This calendar of saints is drawn from several denominations, sects, and traditions. Although it will no longer be updated daily, the index on the right will guide visitors to a saint celebrated on any day they choose. Additional saints will be added as they present themselves to Major.

Sunday, July 22, 2012

July 22 -- Feast of Saint Mary Magdalene

Seven demons exorcised
Called Apostle to the Apostles because she brought the news of the Resurrection of Jesus, Mary is a complex and controversial figure.  Part of the problem is that most of the women mentioned in the Gospels are named Mary, making it tough to tell them apart. [By the way, if you want to hop over this stuff and get right to the Easter Eggs, scroll down.] 

Taking the Gospels as the record, it's generally agreed that she was exorcised of seven demons and then followed Jesus as an early and close disciple.  She was at the Empty Tomb on the Morning of the Resurrection.  However, in the Eastern and Protestant Traditions, she is not the same person as Mary of Bethany, the woman who cracks open a jar of nard to anoint Jesus feet, which she then dries with her hair, while the Catholics generally conflate the two Marys.

You mean this egg right here?
Moreover, Pope Gregory the Great identified her as a former prostitute, noting that she had a jar of nard on hand.  True, prostitutes would probably like aromatic body oils as well as  the next girl, and some patrons might make expensive gifts of it.  But that's a pretty tenuous connection between the Oldest Profession and Mary of Bethany; then going from her to Mary Magdalene is some mighty leaping.  Pope Paul VI backpedaled from this position, but the damage was done in the popular imagination.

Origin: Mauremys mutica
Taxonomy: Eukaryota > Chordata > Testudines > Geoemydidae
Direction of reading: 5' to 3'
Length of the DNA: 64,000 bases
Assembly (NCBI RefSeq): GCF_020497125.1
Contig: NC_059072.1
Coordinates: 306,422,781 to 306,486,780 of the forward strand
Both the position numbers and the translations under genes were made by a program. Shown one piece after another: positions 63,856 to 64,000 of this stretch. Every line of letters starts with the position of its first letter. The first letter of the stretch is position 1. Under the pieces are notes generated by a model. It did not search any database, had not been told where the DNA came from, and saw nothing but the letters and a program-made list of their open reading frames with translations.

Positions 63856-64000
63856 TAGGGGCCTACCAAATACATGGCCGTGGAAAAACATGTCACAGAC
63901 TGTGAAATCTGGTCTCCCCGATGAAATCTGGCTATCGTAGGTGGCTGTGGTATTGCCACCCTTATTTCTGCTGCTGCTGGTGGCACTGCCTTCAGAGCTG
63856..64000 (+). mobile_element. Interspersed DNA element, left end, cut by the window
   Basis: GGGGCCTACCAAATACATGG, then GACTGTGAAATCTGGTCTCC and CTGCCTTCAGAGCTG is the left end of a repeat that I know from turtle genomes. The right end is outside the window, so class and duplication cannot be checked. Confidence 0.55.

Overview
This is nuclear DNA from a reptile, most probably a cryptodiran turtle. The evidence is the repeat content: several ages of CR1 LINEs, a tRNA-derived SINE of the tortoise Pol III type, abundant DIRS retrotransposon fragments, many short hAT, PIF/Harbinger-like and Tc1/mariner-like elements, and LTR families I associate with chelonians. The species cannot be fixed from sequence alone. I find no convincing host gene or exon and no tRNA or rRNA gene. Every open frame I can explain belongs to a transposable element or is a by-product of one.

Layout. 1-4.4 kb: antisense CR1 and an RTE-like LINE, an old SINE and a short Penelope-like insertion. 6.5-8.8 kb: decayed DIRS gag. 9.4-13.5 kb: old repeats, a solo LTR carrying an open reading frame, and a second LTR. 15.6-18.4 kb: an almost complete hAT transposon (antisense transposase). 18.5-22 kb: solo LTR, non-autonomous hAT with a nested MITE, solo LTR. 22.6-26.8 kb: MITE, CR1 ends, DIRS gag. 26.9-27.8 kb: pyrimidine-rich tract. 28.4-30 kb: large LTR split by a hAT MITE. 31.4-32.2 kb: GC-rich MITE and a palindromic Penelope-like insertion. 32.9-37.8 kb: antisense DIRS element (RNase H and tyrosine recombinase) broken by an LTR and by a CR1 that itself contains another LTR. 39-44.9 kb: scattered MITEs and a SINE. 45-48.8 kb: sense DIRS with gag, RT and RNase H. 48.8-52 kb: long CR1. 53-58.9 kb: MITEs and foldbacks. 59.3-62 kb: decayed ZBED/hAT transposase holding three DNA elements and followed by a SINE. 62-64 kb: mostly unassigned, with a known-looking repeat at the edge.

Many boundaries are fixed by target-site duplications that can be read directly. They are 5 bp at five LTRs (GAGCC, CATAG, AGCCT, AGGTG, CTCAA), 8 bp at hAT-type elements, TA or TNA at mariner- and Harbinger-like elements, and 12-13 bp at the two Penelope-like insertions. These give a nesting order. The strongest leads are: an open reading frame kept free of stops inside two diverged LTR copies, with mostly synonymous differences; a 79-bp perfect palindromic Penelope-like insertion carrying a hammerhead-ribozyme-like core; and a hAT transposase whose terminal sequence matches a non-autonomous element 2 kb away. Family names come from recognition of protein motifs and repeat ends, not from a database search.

There's a Gnostic Gospel of Mary, but it is missing many pages, which is frustrating.  The first pages, in which presumably Jesus plays a pretty important role, are missing.  As we pick it up, Jesus is wrapping it up and heading out, leaving the disciples pretty blue.  Mary rallies them, and Peter asks her to share what Jesus told her, noting "that the Savior loved you more than the rest of woman (sic)." The next four pages are missing, during which she tells most of what the Savior told her.

Mary comes off as a beloved disciple who can teach the Apostles a thing or two, so even if this work had not contained Gnostic ideas which were later deemed heretical, it probably would have been dropped from the Canon.  The Church Patriarchy would not have put up with Mary's leadership -- it ran counter to Paul's notion of gender roles in the Christian communities.

There's a lot more to be said about Mary Magdalene -- whole books have been written about her, her relationship with Jesus, and her travels after the Ascension.  I could go on, but I am in a hurry to get to the Easter eggs. 


There are two stories (with multiple variations) connecting Mary Magdalene, painted eggs, and the Resurrection. 

In the first, Mary Magdalene brought a basket of boiled eggs to share with the other women who were either at the Crucifixion or keeping vigil at the tomb.  If the former, they were stained with the blood of Jesus as he hung on the Cross.  If the latter, they simply changed color miraculously as a sign of resurrection. more alive than that egg is delicious chocolate
In the second, Mary joins a delegation to Rome to preach the good news of Jesus' Resurrection to the Imperial Household.  I'm not really sure how she got admitted to the Palace, let alone to a banquet with the Emperor Tiberius, but that's what the story says.  Mary starts telling about the miraculous resurrection, but Tiberius interrupts, pointing to a hard-boiled egg on the table and saying that Jesus is no more alive than that white egg is red.  Mary holds up the egg and it turns scarlet (maybe crimson) in her hand. 

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